Thursday, June 3, 2010

Initial Thoughts: Alpha Protocol

So I've been taking some time off modding (please don't lynch me) to have a little gaming fun in the form of Alpha Protocol over the last two evenings.  My initial thoughts are that it's not too bad, despite some lambasting it received in a few reviews.  This isn't to say that it's fantastic game, but I'm definitely enjoying it. Don't take this as a definitive review of the game, as I'm still not a long way into it, but I've racked up enough hours to get a decent impression.

Obsidian have taken the cinematic flavour of Mass Effect and moved it to a modern setting, and done something that I've been waiting for in an RPG for quite some time: Smooth flowing conversation. You don't have the opportunity to analyse your decisions - they have to be made within the natural flow of the conversation. In a style akin to Mass Effect, you're given three options in conversation (occasionally you might be given a fourth "special" option, but that's not the norm). You get to pick a charismatic/friendly response (which sometimes fails and comes out as sleazy), a blunt/aggressive response, or a professional 'to-the-point' response. Your choices are presented as a one-word option which gives Mike Thorton (your character) the "style" of response he should give.  It makes the conversation flow very naturally, and makes the role-playing aspect of the game much more natural and immediate. For better or for worse, this also means no "skipping" of dialogue.  It definitely adds to the cinematic feel - it's the FIRST game on which I haven't turned subtitles on, so that's saying something. The choices also appear as though they will have some real tangible effects on the game as it progresses, which earns big points in my books.

Outside of the dialogue, the game is a stealth shooter. Unfortunately, this is where the game falls down a little, as there are a number of polish issues that let the game down. The first is a pet hate of mine: magically appearing enemies. Personally, I consider this terrible game design, especially when enemies appear in areas behind you that you've already made sure are clear. Unless your game is in a fantasy or sci-fi setting that allows teleportation, enemies must not magically appear out of thin air. It's that simple. They also should not disappear... which has happened on a few occasions, most frequently after loading from a save. The shooting/aiming mechanic is a bit average, requiring to "lock on" to a target for a long time to line up your shot.  It's also possible that you won't kill an enemy with a headshot - though it's not as bad as the stupidity that was a juggernaut in Modern Warfare 2. There's also three minigames: hacking, lockpicking and security bypass which actually aren't too bad. The variety means you don't get bored with repetition a la BioShock's pipemania, and the difficulty is high enough that you're definitely on your toes while doing them. Some people have also complained about the graphics, and I agree that they're not great, but they're certainly not "PS2 standard" like some reviewers have erroneously complained. I'm reaching the point where the complaints of "bad graphics" in games are starting to annoy me - as though everything has to have graphics like Crysis, Mass Effect 2 or a CG movie.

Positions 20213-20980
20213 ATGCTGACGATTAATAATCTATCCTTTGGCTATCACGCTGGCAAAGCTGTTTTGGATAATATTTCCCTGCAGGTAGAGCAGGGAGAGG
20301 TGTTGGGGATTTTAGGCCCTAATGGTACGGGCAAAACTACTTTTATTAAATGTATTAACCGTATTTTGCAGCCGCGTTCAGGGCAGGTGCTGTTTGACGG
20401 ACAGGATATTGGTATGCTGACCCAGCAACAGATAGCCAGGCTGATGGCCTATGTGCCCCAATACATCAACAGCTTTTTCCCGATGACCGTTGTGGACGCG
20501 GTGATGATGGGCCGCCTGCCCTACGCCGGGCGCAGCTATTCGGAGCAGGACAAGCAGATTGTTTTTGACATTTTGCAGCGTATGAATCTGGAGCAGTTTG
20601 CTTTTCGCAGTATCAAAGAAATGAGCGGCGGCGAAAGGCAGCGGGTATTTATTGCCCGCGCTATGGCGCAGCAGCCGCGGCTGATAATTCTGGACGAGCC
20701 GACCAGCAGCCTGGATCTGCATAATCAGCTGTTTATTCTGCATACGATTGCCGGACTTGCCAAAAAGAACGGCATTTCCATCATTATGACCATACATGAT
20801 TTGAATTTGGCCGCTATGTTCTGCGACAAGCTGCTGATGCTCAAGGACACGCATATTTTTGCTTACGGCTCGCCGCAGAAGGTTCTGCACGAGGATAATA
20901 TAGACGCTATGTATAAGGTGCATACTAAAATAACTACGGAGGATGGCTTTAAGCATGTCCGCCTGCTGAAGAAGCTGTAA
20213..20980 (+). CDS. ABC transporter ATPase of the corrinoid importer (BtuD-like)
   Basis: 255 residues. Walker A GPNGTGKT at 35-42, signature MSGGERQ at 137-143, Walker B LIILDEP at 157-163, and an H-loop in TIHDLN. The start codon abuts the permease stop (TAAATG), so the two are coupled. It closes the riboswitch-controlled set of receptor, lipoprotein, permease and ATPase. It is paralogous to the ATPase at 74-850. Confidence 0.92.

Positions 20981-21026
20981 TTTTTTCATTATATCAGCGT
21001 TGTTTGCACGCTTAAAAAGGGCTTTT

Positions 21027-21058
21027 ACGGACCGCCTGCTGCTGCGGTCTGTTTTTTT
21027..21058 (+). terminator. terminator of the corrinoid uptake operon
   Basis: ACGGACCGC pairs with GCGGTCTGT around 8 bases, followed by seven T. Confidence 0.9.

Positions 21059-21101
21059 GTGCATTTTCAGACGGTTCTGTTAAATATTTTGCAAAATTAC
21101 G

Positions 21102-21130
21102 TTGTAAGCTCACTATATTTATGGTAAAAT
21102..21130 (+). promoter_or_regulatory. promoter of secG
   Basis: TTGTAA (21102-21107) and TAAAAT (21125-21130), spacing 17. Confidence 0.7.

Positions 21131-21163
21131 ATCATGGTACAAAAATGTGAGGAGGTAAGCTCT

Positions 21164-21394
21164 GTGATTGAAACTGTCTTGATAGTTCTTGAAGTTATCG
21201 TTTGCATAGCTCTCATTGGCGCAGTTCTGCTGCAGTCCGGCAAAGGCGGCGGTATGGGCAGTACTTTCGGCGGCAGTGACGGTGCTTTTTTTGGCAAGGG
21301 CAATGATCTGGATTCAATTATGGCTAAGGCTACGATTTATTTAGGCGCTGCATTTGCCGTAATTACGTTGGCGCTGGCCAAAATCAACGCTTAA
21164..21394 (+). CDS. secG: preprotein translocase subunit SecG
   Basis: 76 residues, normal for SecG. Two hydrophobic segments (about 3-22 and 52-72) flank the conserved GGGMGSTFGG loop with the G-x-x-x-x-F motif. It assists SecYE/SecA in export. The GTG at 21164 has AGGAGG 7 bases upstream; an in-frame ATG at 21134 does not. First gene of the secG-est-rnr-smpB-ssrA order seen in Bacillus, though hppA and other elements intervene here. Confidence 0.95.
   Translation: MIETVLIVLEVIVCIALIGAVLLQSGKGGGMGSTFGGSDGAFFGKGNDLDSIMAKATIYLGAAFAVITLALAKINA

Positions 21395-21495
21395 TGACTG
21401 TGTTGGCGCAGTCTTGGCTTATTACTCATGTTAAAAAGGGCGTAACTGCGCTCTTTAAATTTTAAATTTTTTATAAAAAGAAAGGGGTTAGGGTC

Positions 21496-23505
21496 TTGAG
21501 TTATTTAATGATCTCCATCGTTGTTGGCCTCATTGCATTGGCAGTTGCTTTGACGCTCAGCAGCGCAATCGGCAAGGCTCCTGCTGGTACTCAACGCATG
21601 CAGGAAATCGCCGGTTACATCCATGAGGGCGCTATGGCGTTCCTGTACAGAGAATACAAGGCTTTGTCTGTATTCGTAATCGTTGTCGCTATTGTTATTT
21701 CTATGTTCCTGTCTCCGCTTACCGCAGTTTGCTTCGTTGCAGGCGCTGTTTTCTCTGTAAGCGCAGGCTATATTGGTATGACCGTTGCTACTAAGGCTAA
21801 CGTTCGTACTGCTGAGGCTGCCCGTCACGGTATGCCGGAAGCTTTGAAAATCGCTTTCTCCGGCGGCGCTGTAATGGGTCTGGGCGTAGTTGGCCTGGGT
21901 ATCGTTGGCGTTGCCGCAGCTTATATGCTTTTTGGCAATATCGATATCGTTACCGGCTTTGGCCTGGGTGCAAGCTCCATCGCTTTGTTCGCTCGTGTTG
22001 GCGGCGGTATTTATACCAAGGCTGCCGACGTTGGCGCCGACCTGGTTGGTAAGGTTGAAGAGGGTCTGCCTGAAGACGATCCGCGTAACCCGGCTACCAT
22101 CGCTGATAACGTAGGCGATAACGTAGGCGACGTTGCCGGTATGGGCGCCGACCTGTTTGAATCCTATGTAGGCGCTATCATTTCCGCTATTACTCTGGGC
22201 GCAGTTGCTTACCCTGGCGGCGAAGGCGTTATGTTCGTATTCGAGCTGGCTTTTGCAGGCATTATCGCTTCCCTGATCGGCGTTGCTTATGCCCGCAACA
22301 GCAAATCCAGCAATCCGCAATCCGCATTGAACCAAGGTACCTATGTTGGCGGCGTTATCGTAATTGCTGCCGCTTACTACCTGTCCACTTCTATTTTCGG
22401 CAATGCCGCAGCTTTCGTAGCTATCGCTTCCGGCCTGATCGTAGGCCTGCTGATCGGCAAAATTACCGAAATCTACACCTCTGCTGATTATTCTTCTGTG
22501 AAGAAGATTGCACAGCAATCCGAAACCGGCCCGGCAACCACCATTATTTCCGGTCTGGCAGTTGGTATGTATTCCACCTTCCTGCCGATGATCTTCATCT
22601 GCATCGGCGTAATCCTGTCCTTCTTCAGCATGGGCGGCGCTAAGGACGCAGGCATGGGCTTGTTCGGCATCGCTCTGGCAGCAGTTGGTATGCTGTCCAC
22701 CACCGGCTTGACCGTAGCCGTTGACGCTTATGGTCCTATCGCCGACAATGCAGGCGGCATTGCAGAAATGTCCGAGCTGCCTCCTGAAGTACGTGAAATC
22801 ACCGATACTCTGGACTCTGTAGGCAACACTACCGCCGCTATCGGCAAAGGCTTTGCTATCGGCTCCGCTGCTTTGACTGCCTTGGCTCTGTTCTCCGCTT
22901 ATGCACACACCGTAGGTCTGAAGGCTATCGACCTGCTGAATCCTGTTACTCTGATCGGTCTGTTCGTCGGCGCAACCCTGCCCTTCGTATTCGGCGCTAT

I'm a big fan of stealth, and so I attempt to use it in games whenever possible. Typically, it's not useable because enemies spot you from half a mile away behind cover, you know the games I mean. How no one has managed to implement stealth at least on par with the original Thief, which is now many, many years old, I'll never know.  So, stealth in Alpha Protocol? Well, it actually works. There's no fancy use of shadows, as you stay hidden merely keeping obstacles between you and your enemies while crouched, but it is actually a serviceable mechanic. It's just unfortunate that Mike looks ridiculous (and that's probably being kind) while walking around crouched. Again, it's by no means perfect, and occasionally you'll get sprung when you shouldn't (magic enemies as a prime culprit), but it is functional, and that alone makes me happy.

So overall, from what I've played I'd call Alpha Protocol an interesting and enjoyable game. It's unfortunate that Obsidian have sold themselves short by not delivering a polished product, but it is still good, despite some irritating flaws. Don't expect a shooter, it's not one, and don't expect a dialogue heavy epic like Dragon Age, because it's not that either. It might walk an unhappy medium for a lot of players, providing neither the depth in either category, but for me, it borrows from several genres I really like with some fresh ideas.


  1. I had been meaning to get this game since it was Obsidian's own IP but I lost track of it after Dragon Age came out. Thanks for reminding me!

  2. The magic spawn has been a long-time hate of mine too:

  3. You had subtitles on for batman and DA? Why???

  4. Haha, I played Rainbow Six: Vegas (can't remember if it was 1 or 2) very briefly and got to a point where I was in a casino, guys came through skylights, and as I was mopping them up, two terrorists popped out of a SEALED room I made sure was empty beforehand. It didn't get played after that.

    Eguintir: With DA (and RPGs in general) I don't spend time listening to all the dialogue, and there are some times where I just wanted to hear what was being said and move on. As for Batman, I turned them on after missing part of a couple of lines.